Muslim rebels release five hostages as tense Mindanao stand-off continues

A combat police force sniper gets into position in downtown Zamboanga City in the Philippines on September 9, 2013.

Story highlights

  • MNLF rebels release five hostages, four of them children, as stand-off enters second day
  • An estimated 180 were trapped by fighting but it was unclear how many people were hostage
  • A rebel told local media that the group had been holding 35 hostages
  • At least six people were killed yesterday in clashes between the rebels and armed forces

Philippine police and armed forces negotiated the release of five hostages on Tuesday as a tense stand-off with rebels from the Muslim Moro National Liberation Front entered its second day in Zamboanga City in the southern Philippines.

"This morning five people, including four children, who were held hostage in Talon-talon were released by the rebels," Mayor Isabelle Climaco-Salazar said in a statement, adding that one policeman was wounded in the thigh in an exchange of fire on Tuesday morning.

At least six people were killed yesterday in exchanges of gunfire between the rebels and armed forces.

Authorities said it was unclear how many hostages were still being held by the estimated 300 armed Muslim rebels in the blockaded areas of Zamboanga City, a mainly Christian city on the southern coast of Mindanao.

Philippine Interior and Local Government Secretary Mar Roxas told a press conference that authorities believed as many as 180 people -- which he described as "human shields" -- could be being held hostage.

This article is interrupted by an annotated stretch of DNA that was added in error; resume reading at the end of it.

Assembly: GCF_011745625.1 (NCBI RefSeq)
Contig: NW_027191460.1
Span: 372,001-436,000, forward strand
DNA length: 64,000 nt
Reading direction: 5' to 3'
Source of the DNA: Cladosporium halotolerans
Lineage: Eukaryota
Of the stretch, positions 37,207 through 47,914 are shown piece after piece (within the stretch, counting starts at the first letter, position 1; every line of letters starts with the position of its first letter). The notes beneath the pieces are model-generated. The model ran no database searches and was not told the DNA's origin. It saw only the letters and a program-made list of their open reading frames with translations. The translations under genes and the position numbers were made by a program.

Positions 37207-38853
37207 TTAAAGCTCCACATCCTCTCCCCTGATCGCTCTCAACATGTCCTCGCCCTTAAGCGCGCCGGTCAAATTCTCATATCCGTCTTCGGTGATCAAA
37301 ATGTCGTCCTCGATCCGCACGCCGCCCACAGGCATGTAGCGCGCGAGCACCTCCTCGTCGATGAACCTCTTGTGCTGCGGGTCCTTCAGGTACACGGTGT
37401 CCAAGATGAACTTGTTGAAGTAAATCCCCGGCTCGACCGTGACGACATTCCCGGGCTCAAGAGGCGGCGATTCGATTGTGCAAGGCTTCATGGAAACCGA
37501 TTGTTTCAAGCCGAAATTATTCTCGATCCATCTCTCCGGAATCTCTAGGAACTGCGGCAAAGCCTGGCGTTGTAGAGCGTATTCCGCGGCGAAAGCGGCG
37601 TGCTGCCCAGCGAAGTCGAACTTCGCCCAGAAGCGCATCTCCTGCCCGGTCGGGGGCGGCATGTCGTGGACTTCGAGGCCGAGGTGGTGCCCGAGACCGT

"These are very soft estimates," said Roxas, who flew in from Manila to supervise operations. Hundreds of troops have been deployed to Zamboanga in response to the crisis.

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"It's hard to determine (whether) they're hostages or just residents of the area, but we are taking these numbers quite seriously and that is why the military and the police have exercised restraint."

Roxas did not say whether the rebels had made any demands

"There are ongoing talks, formal and informal, in various stages of maturity," he said. "We are also seeking to validate the bonafides of those presenting themselves as mediators so that we are not led astray in these talks."

An MNLF spokesman told the Philippine Daily Inquirer newspaper that the group was holding 35 hostages.

"We seized them by the roadside so the soldiers won't shoot when they see us," he said.

According to a statement issued by Climaco-Salazar, the crisis began at around 4.30 a.m. local time Monday when government forces clashed with armed rebels heading for the city by boat. Six people, including a policeman, a navy serviceman and four civilians, were killed during the course of these clashes.

She said the rebels had planned to march on the city hall.

The MNLF, a separatist movement founded in 1971 by Nur Misuari with the aim of establishing an autonomous region for Muslims in this mainly Catholic country, signed a peace deal with the central government in Manila in 1996 -- though some of its members have broken away to continue with a violent campaign.

Under the terms of the 1996 agreement, Misuari was named as governor of an expanded Autonomous Region in Muslim Mindanao (ARMM). He served until 2001.

Last month Misuari issued a "declaration of independence" for the Moro nation -- referring to Mindanao's indigenous Muslim population -- after complaining that the MNLF had been left out of a recent wealth-sharing agreement with an another insurgent group, the Moro Islamic Liberation Front (MILF), which has fought for decades to set up an independent Islamic state on the resource-rich island of Mindanao.